Natural gas futures were slightly higher early Friday, likely in response to oversold positions after Thursday’s slaying, but also perhaps in response to another flip in weather outlooks. The Nymex March gas futures contract was trading more than 3 cents higher at around $2.59 just before 8:30 a.m. ET. April was up about 3 cents to around $2.60.

With such modest shifts, the market appeared to be catching its breath after yesterday’s one-two punch of milder-trending weather outlooks and a smaller-than-expected storage withdrawal. The ensuing 11-cent decline was the most for the March contract in nearly three weeks.

The weather data overnight Thursday maintained a frigid pattern for the next several days as a strong cold blast sweeps across the country and also trended back a bit colder for Feb. 18-22. Next week, however, continues to trend milder, especially across the South and East and where the pattern stands out as not cold enough, according to NatGasWeather.

“Also of important consideration, while the coming pattern isn’t as frigid as it has been, it doesn’t have to be as five-year average draws quickly drop to only 104 Bcf for the Energy Information Administration (EIA) report three weeks out, a much easier mark to exceed,” the firm said.

The EIA on Thursday reported a 237 Bcf withdrawal from storage inventories for the week ending Feb. 1, a week marked by the coldest temperatures of the winter so far. Inventories stood at 1,960 Bcf, 135 Bcf below last year and 415 Bcf below the five-year average, according to EIA. The reported draw was about 10 Bcf off the mark of the majority of estimates, and traders responded by sending prices another few cents lower soon after the report.

Looking ahead, NatGasWeather sees the net result of the coming weather pattern to continue to drop supplies toward 1.3-1.4 Tcf by winter’s end. Specifically, deficits are likely to tighten back to around 330 Bcf next week because of very warm southern and eastern United States temperatures this past week. Deficits are likely to again increase in the weeks after since five-year average draws will be much smaller and easier to exceed with just modest cold shots.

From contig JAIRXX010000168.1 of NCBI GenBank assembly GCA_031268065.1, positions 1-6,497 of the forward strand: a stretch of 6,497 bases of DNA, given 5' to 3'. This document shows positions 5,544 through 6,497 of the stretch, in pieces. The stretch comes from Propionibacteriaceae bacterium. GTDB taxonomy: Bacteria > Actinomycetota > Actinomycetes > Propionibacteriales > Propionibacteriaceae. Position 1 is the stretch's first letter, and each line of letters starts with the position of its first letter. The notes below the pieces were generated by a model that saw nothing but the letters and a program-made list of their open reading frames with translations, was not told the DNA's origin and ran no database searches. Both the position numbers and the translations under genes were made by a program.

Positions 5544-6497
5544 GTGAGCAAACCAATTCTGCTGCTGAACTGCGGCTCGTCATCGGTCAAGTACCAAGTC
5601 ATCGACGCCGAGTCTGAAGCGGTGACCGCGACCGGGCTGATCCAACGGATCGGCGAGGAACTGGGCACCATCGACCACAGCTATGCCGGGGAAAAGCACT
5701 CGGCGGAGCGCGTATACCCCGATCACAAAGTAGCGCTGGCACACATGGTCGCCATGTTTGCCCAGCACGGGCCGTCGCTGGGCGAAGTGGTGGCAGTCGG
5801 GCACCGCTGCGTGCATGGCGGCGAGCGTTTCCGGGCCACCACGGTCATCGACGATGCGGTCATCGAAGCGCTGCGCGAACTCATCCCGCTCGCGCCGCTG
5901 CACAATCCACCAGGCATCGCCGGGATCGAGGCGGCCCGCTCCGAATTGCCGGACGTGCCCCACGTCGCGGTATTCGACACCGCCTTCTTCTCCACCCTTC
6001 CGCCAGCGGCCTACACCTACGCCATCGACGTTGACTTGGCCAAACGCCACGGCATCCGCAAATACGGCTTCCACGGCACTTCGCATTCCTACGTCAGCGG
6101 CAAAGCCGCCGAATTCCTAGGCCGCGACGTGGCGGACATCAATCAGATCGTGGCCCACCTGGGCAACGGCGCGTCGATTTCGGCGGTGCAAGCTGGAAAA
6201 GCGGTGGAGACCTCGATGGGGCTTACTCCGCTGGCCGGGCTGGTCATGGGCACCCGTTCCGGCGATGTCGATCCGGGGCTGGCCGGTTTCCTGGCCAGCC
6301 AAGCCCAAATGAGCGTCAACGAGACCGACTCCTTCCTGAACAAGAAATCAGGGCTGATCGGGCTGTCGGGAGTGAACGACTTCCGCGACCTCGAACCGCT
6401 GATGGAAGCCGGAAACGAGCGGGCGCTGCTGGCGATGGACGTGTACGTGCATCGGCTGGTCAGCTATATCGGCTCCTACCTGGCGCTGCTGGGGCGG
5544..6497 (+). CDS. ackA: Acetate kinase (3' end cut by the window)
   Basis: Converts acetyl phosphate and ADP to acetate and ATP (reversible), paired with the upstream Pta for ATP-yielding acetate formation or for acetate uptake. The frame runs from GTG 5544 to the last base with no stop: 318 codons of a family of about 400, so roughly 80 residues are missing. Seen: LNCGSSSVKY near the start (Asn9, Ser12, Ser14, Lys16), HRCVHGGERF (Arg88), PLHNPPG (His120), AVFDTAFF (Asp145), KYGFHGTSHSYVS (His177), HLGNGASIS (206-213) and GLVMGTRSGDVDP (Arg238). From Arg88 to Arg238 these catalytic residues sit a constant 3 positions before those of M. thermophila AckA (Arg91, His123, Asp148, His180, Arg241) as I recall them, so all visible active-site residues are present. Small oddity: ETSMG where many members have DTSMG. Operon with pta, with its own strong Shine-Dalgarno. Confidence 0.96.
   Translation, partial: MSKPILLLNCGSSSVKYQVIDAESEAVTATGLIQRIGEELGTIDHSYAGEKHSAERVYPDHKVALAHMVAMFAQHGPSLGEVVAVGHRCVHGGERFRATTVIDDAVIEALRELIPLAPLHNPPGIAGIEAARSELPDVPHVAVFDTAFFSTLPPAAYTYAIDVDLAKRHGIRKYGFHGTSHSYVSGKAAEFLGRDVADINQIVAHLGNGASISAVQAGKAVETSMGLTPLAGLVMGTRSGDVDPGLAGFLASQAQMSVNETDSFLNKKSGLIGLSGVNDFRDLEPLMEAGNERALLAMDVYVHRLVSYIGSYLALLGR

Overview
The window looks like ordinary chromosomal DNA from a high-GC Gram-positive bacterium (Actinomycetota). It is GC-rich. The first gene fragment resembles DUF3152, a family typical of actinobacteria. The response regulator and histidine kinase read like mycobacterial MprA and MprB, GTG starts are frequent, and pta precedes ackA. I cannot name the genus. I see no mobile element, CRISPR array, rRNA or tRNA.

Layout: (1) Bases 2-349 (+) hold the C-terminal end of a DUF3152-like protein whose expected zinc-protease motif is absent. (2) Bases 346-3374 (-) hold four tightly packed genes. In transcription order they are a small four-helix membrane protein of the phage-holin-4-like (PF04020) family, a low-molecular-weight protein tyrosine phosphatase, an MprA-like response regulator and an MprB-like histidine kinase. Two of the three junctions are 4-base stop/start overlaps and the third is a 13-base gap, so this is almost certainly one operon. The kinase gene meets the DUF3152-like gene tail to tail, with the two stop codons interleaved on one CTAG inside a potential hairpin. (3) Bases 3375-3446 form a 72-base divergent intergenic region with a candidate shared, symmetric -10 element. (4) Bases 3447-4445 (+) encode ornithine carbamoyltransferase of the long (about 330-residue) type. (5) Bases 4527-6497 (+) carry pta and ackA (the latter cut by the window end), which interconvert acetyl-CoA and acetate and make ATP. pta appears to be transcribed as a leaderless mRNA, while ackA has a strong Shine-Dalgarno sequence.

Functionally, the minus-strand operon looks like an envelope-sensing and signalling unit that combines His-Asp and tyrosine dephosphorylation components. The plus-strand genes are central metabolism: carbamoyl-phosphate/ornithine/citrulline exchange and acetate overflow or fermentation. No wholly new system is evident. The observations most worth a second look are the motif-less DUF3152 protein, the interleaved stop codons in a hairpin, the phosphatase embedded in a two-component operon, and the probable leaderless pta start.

Indeed, the long-range pattern remained favorable enough for significant cold from the Midwest that could flood into the East, as the signal remained for a weak negative North Atlantic Oscillation that could suppress any southeastern ridge in the medium term and allow cold to return, according to Bespoke Weather Services.

“This actually fits better with our ideas in that tropical forcing should become more favorable for cold through the second half of the month, so we would look for the Week 2 and Week 3 forecasts to continue cooling into the weekend,” Bespoke chief meteorologist Jacob Meisel said.

The firm’s sentiment has ticked back slightly bullish, and though a solid number of gas-weighted degree days (GWDD) were lost overnight, it is beginning to see evidence of liquefied natural gas exports set to return as balances tighten up on this short-term cold shot. Additionally, long-range cold risks have been increasing as models are better picking up on the impact of a “Phase 8-1 propagation” in the Madden Julian Oscillation, and it expects those trends to continue during the weekend.

As such, a floor should be set up for the March natural gas contract around the $2.55 level. Cash should be a bit firmer on Friday as well with burns ticking up, imports still down, production off highs and exports recovering.

“This has us finally see some cash support today and unless afternoon model guidance either loses significantly more GWDDs or trends in a more bearish direction in the long-range pattern, we see prices attempting to bottom today into the weekend, with any colder trends finally allowing prices to sustain a bounce into next week,” Meisel said.

Crude oil futures were trading about 7 cents lower at around $52.65/bbl, and RBOB gasoline futures were trading three-tenths of a cent higher at around $1.43/gal.